Notably, the resistivity anisotropy is evident for temperatures well above TS. Even though the crystal symmetry is tetragonal in this temperature range, the uniaxial stress applied by the cantilever breaks the fourfold symmetry in the basal plane. The external symmetry-breaking field induces a nonzero order parameter above the critical temperature, smoothing the divergent behavior associated with the critical point observed under ambient conditions (26). As the temperature is reduced toward TS from above, the resistivity anisotropy for the strained samples increases rapidly, indicating that the nematic susceptibility diverges at the critical temperature and providing compelling evidence that the resistivity anisotropy observed above TS reflects fluctuations associated with the phase transition that occurs at TS in the zero stress limit (more discussion can be found in the supporting online material). There is no evidence in either thermodynamic or transport properties for a third phase transition above TS (27).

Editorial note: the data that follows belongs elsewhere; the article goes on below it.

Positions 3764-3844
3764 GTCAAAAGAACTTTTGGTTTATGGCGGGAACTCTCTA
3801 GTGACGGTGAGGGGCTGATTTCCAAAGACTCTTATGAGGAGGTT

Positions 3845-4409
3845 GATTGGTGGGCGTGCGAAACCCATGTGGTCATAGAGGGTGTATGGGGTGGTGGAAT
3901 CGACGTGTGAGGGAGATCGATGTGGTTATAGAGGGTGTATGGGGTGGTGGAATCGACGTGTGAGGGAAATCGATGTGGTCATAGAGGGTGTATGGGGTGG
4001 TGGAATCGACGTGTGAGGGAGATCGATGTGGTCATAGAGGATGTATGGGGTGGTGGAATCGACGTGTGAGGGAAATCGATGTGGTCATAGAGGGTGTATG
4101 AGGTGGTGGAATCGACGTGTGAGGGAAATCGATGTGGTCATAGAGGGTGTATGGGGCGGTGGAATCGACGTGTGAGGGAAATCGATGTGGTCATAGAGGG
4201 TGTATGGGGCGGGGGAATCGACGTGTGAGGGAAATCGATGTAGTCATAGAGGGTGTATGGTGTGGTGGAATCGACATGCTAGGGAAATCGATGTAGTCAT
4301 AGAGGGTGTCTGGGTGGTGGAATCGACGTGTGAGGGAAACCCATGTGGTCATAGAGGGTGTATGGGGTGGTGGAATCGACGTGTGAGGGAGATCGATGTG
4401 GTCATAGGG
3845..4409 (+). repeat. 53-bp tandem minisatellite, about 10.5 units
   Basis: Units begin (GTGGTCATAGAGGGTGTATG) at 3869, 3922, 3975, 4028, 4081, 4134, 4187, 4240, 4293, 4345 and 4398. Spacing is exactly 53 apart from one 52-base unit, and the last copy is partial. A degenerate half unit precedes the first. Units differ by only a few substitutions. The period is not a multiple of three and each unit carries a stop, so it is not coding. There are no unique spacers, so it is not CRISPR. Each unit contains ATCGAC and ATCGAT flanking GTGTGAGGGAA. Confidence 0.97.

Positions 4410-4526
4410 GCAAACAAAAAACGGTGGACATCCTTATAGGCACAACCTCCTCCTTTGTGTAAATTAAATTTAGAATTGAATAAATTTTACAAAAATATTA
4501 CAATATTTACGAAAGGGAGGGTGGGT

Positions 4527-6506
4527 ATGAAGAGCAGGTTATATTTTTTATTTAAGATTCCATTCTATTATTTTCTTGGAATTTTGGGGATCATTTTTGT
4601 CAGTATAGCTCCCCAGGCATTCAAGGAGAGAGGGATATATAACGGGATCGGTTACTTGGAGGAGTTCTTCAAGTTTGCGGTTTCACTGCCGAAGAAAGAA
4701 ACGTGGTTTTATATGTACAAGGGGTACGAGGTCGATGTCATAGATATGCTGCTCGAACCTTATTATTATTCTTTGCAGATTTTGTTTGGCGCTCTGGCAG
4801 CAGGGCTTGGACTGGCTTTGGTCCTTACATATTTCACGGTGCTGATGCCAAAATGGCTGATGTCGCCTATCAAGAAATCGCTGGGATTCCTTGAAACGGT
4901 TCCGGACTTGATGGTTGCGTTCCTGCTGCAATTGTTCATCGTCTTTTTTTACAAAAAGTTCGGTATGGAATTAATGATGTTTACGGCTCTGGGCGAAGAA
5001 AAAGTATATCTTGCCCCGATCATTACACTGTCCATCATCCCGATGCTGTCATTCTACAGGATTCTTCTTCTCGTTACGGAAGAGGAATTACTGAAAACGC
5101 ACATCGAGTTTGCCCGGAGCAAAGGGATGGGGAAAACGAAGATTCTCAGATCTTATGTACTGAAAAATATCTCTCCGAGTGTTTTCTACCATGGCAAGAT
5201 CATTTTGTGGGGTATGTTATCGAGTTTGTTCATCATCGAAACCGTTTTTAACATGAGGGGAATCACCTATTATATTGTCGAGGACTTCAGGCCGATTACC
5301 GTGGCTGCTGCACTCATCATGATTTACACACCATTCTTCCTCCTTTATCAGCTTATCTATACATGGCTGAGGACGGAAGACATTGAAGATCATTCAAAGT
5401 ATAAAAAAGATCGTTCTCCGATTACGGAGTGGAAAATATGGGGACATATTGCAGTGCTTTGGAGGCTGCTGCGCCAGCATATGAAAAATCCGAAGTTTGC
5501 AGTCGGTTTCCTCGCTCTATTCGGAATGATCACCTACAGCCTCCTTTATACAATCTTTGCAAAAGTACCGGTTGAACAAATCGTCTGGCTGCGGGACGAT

Co-doped BaFe2As2 was chosen for this initial study because the structural and magnetic transition are clearly separated in temperature and the material can be readily tuned in a controlled and reproducible fashion. However, given the rather generic phase diagram found in this family of compounds (28), it is possible that the observed anisotropy is quite general to underdoped iron pnictides. For example, recent scanning tunneling microscopy measurements also reveal a large electronic anisotropy of Co-doped CaFe2As2 at low temperatures (29).

In comparison to other electron nematic systems, such as Sr3Ru2O7 (19) and the quantum Hall system (18), the phase transition of iron pnictides occurs at zero field and at a temperature range between 50 and 150 K, providing an accessible platform for spectroscopy and thermodynamic measurements. Although the pseudo-gap phase in underdoped cuprates exists for similar conditions to these, the iron arsenides have a well-defined phase boundary associated with the nematic phase transition. In this sense, the iron arsenides present a cleaner system in which to investigate the physical origin of nematic order and the consequences for superconductivity.